Landscape Ecology Vignette #1 — Theory

>>John Humphreys: Hello, my name is John
Humphreys. I am the Florida Department of Environmental
Protection’s Mitigation Banking and Uniform Mitigation Assessment Method Coordinator. This video is the first in a four part series
dealing with landscape ecology and terms and concepts often discussed as part of the Uniform
Mitigation Assessment Method’s Location and Landscape Support scoring attributes. Concepts covered by this video include, Spatial
Structure and Function, the Species-Area Relationship, and the Species-Distance Relationship. In landscape ecology, “Structure” can be defined
as physical objects that exist in the environment; for example, vegetation, streams, lakes, roads,
buildings, and the like. Often it is beneficial to describe this structure
to a high level of specificity; such as low quality, mixed hardwood forest vegetation,
freshwater less than 5-acre lakes, infrequently traveled, unpaved roads, etcetera. Rather than describing individual objects
located in the environment, it is often beneficial to describe structure in groupings of sufficiently
homogeneous character as to be assessed as a single unit. This concept is comparable to the idea of
an Assessment Area as referenced by the UMAM Rule, and is also similar to the idea of an
“ecological patch.” Patch simply refers to the habitat of focus
for a particular assessment or study. Everything surrounding the patch is commonly
referred to as the “matrix.” To aid in understanding the patch and matrix
relationship, it is useful to think of the example of oceanic islands. Here, mangrove islands representing habitat
can be viewed as patches; whereas, the surrounding marine waters could be described in terms
of a matrix. However, ecological theory tells us that no
patch exists as a completely isolated island, so not only do oceanic islands serve as a
good example of the patch-matrix relationship; but, so do habitats found in terrestrial systems
— including those located in urbanized or developed landscapes. Ecological theory also tells us that no two
patches are identical, each has unique attributes, and rarely is the matrix homogenous in character. So, another way of thinking about structure
is to view it has the “pattern” on a map. For example, this landcover map is color coded
with each color representing a different type of environment. Some of the colored areas represent Residential
Areas, some of the depicted patterns represent Reservoirs, and others represent Natural Communities. Each of these distinct patterns represent
the presence of structure in the landscape and each can be interpreted in terms of the
patch and matrix relationship. Interpreting natural landscapes in terms of
the patch-matrix relationship helps inform us of underlying biological processes. For example, the Theory of Island Biogeography
makes several predictions based on the distance between two given patches and the areal extent
of those patches. One prediction is that the closer a given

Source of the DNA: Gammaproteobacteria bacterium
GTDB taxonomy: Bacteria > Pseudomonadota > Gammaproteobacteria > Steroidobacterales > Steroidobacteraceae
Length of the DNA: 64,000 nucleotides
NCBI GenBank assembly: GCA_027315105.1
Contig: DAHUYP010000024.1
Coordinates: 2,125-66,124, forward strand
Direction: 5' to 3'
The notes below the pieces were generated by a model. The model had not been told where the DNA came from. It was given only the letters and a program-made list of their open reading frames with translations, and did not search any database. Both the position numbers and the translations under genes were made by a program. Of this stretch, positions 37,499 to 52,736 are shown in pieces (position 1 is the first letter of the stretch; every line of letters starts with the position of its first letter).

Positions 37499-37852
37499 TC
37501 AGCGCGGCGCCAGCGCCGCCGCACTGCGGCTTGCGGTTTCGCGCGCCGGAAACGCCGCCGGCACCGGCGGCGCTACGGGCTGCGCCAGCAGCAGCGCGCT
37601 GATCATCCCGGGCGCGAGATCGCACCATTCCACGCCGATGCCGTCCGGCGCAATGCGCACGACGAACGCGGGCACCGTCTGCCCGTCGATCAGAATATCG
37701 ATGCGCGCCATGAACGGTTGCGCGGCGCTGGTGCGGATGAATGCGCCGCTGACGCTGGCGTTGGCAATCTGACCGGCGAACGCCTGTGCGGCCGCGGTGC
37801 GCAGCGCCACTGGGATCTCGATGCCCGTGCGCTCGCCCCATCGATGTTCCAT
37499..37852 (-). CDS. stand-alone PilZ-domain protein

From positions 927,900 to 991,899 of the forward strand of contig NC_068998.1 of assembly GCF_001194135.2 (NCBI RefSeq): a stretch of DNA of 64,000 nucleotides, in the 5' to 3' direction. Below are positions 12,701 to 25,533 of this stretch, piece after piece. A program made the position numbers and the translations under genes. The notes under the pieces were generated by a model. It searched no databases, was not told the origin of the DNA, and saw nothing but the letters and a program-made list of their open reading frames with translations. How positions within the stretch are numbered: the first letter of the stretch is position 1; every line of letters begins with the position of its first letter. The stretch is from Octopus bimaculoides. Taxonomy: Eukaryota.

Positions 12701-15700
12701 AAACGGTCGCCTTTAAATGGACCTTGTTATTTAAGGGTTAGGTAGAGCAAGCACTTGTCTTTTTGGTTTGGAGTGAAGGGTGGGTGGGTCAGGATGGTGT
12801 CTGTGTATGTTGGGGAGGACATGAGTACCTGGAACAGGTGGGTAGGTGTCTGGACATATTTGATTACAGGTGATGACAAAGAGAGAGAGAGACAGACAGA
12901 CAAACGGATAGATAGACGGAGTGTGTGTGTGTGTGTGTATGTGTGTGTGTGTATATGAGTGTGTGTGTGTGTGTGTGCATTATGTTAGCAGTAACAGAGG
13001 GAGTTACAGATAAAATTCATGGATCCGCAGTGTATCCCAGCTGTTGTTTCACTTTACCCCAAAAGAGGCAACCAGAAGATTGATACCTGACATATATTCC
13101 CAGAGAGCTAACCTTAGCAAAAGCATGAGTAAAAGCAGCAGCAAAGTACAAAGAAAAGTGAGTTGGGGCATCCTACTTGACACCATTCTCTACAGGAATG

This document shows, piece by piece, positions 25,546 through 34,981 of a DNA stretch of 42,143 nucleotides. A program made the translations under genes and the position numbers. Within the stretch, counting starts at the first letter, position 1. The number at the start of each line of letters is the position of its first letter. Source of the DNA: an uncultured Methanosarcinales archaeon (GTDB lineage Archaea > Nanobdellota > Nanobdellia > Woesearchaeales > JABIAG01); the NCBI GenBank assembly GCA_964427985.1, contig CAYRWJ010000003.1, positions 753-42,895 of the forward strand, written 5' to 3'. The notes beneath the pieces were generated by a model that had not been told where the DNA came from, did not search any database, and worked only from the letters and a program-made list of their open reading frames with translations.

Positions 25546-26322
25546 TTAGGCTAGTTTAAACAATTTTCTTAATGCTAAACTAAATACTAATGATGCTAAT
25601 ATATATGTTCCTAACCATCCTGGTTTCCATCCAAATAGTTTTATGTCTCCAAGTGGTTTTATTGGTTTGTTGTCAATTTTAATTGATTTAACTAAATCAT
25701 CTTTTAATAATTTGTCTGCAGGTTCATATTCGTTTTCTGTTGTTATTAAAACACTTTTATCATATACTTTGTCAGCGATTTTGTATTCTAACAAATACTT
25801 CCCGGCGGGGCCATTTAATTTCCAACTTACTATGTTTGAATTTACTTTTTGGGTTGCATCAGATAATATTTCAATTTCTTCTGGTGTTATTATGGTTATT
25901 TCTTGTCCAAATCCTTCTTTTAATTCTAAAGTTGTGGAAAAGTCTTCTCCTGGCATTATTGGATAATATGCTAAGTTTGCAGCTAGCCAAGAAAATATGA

patch is to a source of fish, wildlife, or plant propagules, the more likely it is to
be colonized. Island Biogeography also predicts that resource
availability increases in proportion to the areal extent of the patch. Resource availability and immigration rates,
in turn, can be used to predict the probability of species extinction within a given patch,
such that risk of extinction decreases with increased area, and immigration rates decrease
with increased distance from the source patch. The species-area and species-distance relationships
may also serve to buffer a particular patch against extinction risk. For example, imagine that each of these circles
represents an individual patch, each with its own suite of species. If one patch should experience extinction
or genetic erosion, the chance of that degraded patch to be re-colonized from a more distant
patch is decreased. It is deceased because even if propagules
leave the source patch, crossing the intermediary matrix is a difficult and energetically expensive
journey. However, a patch located in closer geographic
proximity may be positioned to better facilitate re-colonization and thereby counter species
decay. This idea is known as the “Rescue Effect.” So, the Rescue Effect also reduces the risk
of extinction and assists in understanding the complex interplay between migration and
immigration as functions of habitat size and spatial dispersion. This idea is known as “Source-Sink Dynamics,”
which simply refers to the analysis of species interactions in a heterogeneous system, with
heterogeneous referring to a diversity of landscape structure. Remember, think of structure as the pattern
depicted on a map. All patterns can be described in terms of
Composition and Configuration. Composition and Configuration collaborate
to either facilitate or inhibit wildlife mobility and energy exchange between patches. Composition and Configuration determine and
quantify the amount of Structural Connectivity in the landscape, and as a result, predict
the underlying Functional Connectivity between fish, wildlife, and plant species. Taken as a whole, these factors define the
Degree of Isolation exhibited at a given patch. Therefore, before one can undertake an evaluation
to determine if a particular species is isolated or at risk, both Structural and Functional
Connectivity must be contemplated. For more information, please visit the Uniform
Mitigation Assessment Method website, thank you.